Germany's Minister of Agriculture, Christian Schmidt, has said that setting an upper limit on asylum seekers is no longer necessary. His conservative CSU party had been pushing hard for the refugee cap since last fall.
Agriculture Minister Christian Schmidt, a member of Bavaria's Christian Social Union, backed off of his party's call to set a limit on the number of refugees allowed to enter the country, the daily "Rheinische Post" reported Saturday.
"The current situation along the Bavarian border is much more relaxed than it was a few months ago," Schmidt told the paper.
Setting an upper limit on the number of refugees entering the country "has become unnecessary due to the low migration numbers," Schmidt said, adding: "I hope it stays that way."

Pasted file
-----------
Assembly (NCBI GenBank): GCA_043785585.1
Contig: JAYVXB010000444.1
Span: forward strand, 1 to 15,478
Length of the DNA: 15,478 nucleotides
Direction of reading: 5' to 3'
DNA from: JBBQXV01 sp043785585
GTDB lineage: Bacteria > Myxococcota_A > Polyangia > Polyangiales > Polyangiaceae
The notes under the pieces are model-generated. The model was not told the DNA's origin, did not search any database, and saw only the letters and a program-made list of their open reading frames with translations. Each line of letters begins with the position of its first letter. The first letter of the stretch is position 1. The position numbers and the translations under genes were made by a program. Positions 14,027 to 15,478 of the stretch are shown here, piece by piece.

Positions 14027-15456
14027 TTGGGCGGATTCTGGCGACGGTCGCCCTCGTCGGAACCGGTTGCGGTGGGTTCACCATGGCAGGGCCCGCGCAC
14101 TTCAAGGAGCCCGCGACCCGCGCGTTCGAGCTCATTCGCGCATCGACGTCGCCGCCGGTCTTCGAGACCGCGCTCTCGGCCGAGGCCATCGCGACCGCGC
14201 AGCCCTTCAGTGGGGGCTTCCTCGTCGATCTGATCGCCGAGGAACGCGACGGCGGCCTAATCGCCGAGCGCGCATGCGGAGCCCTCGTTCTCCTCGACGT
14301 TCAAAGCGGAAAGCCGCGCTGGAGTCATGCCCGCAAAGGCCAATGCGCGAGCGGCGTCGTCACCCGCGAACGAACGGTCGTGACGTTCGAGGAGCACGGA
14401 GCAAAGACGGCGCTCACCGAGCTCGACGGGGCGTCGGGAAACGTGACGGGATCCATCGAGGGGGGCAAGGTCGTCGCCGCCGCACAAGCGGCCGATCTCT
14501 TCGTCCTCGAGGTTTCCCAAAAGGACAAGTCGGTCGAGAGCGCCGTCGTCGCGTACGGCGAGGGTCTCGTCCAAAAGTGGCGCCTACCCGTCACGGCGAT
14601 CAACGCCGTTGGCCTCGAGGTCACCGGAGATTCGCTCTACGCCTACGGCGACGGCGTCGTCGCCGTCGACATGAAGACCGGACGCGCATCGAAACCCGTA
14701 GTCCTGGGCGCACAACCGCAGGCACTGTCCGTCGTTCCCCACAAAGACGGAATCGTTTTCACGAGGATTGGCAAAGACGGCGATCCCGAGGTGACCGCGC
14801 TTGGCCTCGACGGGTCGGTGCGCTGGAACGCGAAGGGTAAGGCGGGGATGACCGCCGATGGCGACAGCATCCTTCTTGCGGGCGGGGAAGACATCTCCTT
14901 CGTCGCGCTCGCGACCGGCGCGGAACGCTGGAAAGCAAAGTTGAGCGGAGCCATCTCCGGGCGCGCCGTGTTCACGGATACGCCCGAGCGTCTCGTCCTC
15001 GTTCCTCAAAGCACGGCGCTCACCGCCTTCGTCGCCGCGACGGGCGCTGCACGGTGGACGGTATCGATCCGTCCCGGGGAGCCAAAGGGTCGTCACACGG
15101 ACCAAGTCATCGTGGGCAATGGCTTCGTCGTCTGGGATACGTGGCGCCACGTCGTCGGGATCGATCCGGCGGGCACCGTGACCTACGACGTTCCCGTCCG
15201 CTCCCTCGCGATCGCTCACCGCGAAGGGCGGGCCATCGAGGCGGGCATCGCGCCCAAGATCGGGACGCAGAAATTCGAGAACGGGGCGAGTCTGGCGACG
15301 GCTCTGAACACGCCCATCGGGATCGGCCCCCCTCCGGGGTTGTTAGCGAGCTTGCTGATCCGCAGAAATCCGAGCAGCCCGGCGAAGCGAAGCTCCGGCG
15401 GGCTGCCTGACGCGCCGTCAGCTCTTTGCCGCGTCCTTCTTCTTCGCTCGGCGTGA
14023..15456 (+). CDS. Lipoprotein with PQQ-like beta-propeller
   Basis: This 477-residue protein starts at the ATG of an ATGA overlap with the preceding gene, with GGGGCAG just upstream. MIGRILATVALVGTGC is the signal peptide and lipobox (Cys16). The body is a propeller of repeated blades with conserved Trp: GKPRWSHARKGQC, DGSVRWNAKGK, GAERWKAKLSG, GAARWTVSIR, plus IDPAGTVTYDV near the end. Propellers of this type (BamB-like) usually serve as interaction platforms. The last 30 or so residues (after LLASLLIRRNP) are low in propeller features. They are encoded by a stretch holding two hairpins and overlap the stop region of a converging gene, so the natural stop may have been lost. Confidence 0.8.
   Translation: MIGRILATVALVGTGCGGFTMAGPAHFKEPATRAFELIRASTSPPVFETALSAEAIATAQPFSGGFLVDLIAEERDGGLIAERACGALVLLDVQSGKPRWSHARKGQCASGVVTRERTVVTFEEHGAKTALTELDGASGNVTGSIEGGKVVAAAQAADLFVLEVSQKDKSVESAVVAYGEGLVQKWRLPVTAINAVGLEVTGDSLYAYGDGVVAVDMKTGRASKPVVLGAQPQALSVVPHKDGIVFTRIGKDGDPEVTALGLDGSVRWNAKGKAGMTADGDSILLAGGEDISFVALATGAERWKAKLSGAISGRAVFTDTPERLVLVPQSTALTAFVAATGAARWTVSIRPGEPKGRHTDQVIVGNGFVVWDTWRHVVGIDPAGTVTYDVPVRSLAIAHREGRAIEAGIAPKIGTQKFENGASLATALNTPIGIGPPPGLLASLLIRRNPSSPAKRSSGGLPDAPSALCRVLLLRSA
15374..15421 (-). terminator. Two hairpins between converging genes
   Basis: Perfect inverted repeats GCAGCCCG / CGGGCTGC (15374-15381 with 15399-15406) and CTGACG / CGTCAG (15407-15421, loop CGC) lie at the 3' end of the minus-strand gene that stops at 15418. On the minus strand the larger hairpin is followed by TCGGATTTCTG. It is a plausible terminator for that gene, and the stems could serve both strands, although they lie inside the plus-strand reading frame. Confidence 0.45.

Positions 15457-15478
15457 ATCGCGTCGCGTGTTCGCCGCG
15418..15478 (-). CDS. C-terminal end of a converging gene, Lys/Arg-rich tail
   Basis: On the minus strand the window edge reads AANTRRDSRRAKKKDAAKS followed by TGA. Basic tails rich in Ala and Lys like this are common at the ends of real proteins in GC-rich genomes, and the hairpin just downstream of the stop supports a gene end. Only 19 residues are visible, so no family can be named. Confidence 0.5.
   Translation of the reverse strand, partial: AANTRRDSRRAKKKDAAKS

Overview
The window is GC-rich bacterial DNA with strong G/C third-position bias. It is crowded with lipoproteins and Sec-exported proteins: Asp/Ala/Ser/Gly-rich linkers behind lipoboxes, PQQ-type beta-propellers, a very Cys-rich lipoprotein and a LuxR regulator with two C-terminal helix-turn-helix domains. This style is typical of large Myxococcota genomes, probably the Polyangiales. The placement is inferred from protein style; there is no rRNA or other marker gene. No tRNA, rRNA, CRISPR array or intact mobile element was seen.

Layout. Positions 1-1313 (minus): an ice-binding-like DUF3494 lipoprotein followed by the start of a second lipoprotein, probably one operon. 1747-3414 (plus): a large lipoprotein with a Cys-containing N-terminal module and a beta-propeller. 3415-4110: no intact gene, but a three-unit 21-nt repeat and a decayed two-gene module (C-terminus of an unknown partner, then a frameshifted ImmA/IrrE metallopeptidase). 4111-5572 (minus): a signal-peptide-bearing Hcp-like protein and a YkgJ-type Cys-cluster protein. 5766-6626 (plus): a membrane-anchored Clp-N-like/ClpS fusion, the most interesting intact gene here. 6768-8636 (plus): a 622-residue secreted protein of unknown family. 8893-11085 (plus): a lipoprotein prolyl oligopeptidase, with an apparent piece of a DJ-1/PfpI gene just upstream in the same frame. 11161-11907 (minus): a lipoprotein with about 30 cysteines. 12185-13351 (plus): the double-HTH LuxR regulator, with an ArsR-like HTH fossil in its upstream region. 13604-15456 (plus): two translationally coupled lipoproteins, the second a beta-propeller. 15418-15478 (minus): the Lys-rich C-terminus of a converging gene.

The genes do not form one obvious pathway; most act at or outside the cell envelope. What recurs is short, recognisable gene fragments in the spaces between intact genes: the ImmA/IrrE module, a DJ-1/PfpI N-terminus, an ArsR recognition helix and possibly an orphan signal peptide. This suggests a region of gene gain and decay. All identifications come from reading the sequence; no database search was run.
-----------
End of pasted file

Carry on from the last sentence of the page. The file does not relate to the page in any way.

The CSU is the Bavarian sister party and coalition partner of Chancellor Angela Merkel's Christian Democratic Union (CDU).
The CSU has been demanding a cap on the influx of refugees since last fall. Party head Horst Seehofer called for no more than 200,000 asylum-seekers to be allowed in and threatened a constitutional challenged against Merkel's refugee policies. The chancellor has repeatedly rejected the idea of imposing a limit on the number of people allowed to apply for asylum in Germany.
Schmidt's remarks come a day after Interior Minister Thomas de Maiziere's announcement that the number of refugee arrivals has plummeted in 2016. Around 222,000 asylum-seekers have entered Germany since the beginning of the year, de Maiziere said on Friday.
Over 1.1 million asylum-seekers arrived in Germany in 2015. At times, thousands of people per day crossed the border in Bavaria.
rs/sms (AFP, epd, KNA)